Initiative Stages of Progress - Status of Initiatives Divided Into 8 Stages

Library Archive and Publication - Retention - Internet Releases - Personal Recognition

Medical Problems - Minor Problems Treated at Boule by Nurse

Member's Employment - Not Boule Employees - May Help Their Clients' Urgent Needs

Members’ Resignations in the First Year - One-twelfth of Original Members Resign Monthly

Motions - Required for Boule or Sub-Organization to Act

Multiple Choice Initiatives - May be Used Where No Simpler Option - Must be Easy to Use

Orientation and Training of New Members - Receive Course Before Being Seated

Permanent Committees - Members Appointed by Boule - Serve for 6 Months Maximum

Polls and Surveys - Use to Clarify Public Wishes - Determine Boule Performance

Proposed Initiative Content - Stand on Content Merit - Prefer Revision Over Duplication

Public Hearings - May be Assigned to Task Forces Reporting Back to Boule

Readability Indexes - Benefit from Full Range of Members' Abilities - Flesch-Kincaid

Rules of Order - Boule Rules Prevail - Then Robert's Rules of Order - Less Formal Option

Security - U.S. Government Security Officer - 24x7 Checkpoints and Barriers - Member IDs

Selection of New Members - Default: Social Security Database - Audit Data and Software

Selection of Publisher - Major National Newspaper - Blanket Agreement

Size of Citizen Group to Propose Initiative - Initial Minimum Size is 25

Support and Service Personnel - Competitive Procurement - Non-renewable 1-Year

Task Forces - Comprising Members Appointed by Boule for Specific Task

Time Limits - Limits on Presentations - Terminate Debate on Motion to Move Question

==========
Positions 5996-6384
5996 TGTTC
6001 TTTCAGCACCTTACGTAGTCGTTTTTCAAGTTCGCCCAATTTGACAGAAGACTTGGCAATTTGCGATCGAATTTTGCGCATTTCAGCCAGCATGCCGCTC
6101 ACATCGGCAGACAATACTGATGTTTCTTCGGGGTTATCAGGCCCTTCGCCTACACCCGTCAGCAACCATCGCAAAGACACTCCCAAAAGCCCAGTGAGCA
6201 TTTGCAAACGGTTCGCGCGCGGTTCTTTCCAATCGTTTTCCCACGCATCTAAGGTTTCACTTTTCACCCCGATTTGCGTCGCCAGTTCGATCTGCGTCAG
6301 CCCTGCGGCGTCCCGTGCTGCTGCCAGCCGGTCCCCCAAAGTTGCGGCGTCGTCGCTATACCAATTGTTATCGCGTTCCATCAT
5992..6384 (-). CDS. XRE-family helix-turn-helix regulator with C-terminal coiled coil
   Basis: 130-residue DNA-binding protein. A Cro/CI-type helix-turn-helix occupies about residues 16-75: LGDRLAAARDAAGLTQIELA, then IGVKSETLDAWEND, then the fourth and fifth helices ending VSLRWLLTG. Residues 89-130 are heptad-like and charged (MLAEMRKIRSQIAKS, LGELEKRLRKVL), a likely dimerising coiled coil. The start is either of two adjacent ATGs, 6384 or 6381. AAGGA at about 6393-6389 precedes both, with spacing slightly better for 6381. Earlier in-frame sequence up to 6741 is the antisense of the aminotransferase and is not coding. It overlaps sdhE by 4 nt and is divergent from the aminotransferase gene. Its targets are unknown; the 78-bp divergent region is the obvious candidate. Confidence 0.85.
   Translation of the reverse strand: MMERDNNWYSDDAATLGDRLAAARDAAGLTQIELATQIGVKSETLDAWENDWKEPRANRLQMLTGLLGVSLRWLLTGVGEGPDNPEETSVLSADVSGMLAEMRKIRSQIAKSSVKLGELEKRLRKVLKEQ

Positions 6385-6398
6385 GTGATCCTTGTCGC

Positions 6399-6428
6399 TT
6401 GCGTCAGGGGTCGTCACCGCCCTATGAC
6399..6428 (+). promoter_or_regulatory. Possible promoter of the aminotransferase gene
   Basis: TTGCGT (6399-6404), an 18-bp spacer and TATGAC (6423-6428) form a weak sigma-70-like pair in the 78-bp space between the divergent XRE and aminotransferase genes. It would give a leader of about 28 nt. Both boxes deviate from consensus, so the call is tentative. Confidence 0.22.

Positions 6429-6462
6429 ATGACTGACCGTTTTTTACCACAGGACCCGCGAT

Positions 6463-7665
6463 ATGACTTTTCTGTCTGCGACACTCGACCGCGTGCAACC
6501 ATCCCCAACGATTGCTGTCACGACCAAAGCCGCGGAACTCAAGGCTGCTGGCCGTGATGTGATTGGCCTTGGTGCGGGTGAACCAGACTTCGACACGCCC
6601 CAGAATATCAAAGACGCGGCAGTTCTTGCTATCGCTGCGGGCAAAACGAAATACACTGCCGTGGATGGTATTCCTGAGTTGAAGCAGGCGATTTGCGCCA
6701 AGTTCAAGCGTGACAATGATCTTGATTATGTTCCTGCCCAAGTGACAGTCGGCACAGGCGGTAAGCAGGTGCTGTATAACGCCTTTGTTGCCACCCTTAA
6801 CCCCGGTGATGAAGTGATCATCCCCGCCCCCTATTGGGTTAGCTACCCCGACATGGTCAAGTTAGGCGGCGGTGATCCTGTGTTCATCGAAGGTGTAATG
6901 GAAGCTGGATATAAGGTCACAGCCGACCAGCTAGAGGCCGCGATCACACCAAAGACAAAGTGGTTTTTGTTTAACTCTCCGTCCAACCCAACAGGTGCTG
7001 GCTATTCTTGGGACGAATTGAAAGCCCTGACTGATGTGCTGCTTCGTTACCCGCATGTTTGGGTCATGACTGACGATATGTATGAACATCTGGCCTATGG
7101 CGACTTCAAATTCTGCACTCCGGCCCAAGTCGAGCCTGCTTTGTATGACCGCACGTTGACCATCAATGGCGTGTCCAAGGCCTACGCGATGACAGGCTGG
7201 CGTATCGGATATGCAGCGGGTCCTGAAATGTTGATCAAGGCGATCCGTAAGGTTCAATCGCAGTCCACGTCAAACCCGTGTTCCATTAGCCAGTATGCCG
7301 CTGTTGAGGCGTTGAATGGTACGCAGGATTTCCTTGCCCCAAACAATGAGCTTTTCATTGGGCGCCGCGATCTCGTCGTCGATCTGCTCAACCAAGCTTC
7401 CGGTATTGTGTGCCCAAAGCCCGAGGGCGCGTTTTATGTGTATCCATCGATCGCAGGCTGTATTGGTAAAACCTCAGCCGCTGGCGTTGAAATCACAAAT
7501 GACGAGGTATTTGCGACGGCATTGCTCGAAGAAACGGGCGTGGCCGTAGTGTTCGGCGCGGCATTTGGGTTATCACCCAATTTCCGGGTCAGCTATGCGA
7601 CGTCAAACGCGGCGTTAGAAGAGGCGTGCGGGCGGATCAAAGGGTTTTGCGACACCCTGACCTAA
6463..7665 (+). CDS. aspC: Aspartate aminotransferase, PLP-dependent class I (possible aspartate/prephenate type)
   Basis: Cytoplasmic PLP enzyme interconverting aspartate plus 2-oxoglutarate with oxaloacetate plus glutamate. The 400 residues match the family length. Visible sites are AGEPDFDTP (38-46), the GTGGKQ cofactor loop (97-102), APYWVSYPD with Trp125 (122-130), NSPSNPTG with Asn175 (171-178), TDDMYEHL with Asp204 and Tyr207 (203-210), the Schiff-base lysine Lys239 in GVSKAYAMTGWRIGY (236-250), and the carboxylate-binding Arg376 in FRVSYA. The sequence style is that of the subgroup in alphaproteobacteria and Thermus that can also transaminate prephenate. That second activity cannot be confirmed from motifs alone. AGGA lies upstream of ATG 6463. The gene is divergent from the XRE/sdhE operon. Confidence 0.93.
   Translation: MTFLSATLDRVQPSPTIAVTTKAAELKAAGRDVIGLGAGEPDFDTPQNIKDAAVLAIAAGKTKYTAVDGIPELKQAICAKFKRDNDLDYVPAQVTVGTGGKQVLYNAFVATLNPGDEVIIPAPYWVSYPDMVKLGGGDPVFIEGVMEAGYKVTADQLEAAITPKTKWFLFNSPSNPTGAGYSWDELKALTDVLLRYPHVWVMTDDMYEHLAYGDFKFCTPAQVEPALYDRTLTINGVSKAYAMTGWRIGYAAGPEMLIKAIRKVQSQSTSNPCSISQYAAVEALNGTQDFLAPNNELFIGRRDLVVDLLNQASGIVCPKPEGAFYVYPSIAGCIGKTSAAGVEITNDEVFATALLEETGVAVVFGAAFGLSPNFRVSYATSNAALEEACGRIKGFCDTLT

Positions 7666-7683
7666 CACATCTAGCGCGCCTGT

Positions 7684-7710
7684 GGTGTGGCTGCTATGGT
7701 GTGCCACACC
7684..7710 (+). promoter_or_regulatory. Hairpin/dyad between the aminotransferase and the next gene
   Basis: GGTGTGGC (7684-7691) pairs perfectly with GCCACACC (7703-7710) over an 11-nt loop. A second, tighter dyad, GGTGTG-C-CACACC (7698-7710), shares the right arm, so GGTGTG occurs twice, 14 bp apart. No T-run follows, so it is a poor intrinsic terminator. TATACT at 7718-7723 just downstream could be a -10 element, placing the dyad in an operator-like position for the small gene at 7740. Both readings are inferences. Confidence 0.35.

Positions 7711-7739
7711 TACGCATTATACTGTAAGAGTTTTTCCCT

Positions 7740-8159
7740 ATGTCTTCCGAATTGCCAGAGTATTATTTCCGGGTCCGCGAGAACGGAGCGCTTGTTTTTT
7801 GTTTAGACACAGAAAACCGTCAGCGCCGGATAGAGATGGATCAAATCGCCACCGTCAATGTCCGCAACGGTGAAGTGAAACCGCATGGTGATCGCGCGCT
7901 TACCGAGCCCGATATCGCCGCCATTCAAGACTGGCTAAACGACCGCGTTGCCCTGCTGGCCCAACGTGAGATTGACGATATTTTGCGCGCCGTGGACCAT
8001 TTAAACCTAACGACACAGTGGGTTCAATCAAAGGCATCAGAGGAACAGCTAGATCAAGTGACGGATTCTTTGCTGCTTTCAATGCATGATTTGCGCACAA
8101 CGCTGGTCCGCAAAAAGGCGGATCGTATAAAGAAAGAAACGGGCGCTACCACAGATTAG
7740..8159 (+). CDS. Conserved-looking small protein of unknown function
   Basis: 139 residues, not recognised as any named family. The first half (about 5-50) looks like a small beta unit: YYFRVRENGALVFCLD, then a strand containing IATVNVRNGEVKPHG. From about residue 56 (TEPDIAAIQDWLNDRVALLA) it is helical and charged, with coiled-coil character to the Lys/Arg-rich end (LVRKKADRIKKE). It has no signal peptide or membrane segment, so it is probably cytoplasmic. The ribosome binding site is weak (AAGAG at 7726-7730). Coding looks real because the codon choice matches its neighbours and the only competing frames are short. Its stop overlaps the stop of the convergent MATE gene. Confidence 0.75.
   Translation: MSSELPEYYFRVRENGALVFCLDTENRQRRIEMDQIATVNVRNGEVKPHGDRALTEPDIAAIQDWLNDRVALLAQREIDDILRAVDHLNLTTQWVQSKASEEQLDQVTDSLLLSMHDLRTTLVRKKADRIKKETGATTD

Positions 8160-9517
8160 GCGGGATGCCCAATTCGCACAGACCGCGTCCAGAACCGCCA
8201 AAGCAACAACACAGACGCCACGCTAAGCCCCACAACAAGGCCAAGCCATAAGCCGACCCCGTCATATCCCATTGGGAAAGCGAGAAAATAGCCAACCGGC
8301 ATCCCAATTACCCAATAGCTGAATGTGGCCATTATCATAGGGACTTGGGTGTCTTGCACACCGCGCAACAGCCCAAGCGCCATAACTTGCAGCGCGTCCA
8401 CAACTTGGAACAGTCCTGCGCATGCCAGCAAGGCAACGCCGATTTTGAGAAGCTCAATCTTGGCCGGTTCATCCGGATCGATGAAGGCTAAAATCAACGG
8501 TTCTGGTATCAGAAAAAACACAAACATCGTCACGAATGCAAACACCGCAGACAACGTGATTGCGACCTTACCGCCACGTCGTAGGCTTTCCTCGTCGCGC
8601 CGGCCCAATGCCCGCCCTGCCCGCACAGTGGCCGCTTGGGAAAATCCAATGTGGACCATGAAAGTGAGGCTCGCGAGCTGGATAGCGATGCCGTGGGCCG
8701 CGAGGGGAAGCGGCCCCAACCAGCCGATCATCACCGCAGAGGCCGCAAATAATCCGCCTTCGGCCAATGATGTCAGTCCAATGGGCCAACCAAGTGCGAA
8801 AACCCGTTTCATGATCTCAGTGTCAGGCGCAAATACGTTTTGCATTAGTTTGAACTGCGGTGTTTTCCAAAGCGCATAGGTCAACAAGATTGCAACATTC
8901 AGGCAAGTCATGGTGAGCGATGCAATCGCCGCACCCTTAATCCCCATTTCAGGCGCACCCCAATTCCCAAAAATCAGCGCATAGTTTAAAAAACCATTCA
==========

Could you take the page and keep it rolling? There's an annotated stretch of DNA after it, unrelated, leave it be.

Time in Position of Authority - Members in Positions of Authority Max 6 Months Cumulative

Voter Education Materials - Boule Publishes Balanced Voter Materials - Pro and Con

Web Site Publication - Guidelines - News - Candidate Initiatives - Search - Feedback

Safeguards and Precautions

Absence of Corruption, Tampering, Media Interference, Improper Influence

Best Available Help and Expert Advise - Without Institutionalizing Sources

Competent Proposed Initiatives Involving of All the People - But Abuse is Penalized

Constitutional Protection and Federal Courts - Same Judicial Review as Congressional Laws

Control of Boule Workload - 7 Methods to Adjust Supply and Demand

Corruption or Tampering - More Protections than Grand Jury - Prevention Better than Cure

Double Approval of a Candidate Initiative - Two Readings Separated by 3 Months

Duty and Oath by Members - Member Represents Over 400,000 Voters - Hardship Excuse

Evolutionary not Revolutionary Process - Constitutionally Sound - Second Method